• Manufactured Capital: In how far does your company offer solutions for the digital economy, one that includes virtual collaboration, alternative concepts of mobility, data processing, as well as online commerce, education and entertainment?
  • Financial Capital: In how far is your company offering solutions that facilitate reliable and accountable transfer of financial resources to families, entrepreneurs and small businesses to support activity?
  • Intellectual Capital: In how far is your company contributing to enhanced trust in science, integration in risk management, enabling the re-skilling of employees, shaping attractive working environments and providing online solutions to build the capacity of future talent?

Sustainability for the Future
Somewhere in between the short-term emergency need for solutions and the longer-term prospects and growth of a company is its sustainability. Covid-19 has increased attention on risk factors, including public health threats, supply chain problems, environmental disruptions and operational flexibility. Companies must have in place a strategy and business model which will enable them to sustain their activities, and to adapt to changing conditions. They must report on these to investors and other stakeholders in a manner which allays concerns regarding dependability and future viability.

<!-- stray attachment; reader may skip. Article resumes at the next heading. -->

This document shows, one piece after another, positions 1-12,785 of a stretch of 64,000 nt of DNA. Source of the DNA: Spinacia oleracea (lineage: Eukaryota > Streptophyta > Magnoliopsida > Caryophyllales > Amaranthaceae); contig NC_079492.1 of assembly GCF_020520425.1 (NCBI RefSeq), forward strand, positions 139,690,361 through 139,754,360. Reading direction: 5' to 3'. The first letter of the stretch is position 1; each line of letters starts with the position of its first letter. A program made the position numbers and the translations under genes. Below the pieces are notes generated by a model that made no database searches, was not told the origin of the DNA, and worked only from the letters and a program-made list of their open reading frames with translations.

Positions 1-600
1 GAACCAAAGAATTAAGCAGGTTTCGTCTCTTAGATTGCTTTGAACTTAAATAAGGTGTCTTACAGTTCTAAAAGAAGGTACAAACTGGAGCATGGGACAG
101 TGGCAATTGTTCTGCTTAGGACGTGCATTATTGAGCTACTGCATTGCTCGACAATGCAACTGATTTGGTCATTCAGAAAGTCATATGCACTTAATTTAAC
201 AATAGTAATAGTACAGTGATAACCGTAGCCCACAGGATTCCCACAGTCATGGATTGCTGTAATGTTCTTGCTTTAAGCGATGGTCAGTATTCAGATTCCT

The Covid-19 pandemic illustrates that non-financial risks extend to a wide range of social and sustainability issues. There is a plethora of guidance available from different sources, including the Global Reporting Initiative and the Sustainability Accounting Standards Board, on how companies can report on sustainability. In recent years there has been a major focus on climate change and its impact. In response to that there has been significant development in reporting on the topic, with the Task Force on Climate-related Disclosure (TFCD) being to the forefront.

The TFCD reporting recommendations could provide some inspiration on how to report on other sustainability challenges. The TCFD framework and recommendations are based on four reporting pillars – governance, strategy, risk, metrics and targets. Scenario analysis could be used to consider a range of possible future outcomes.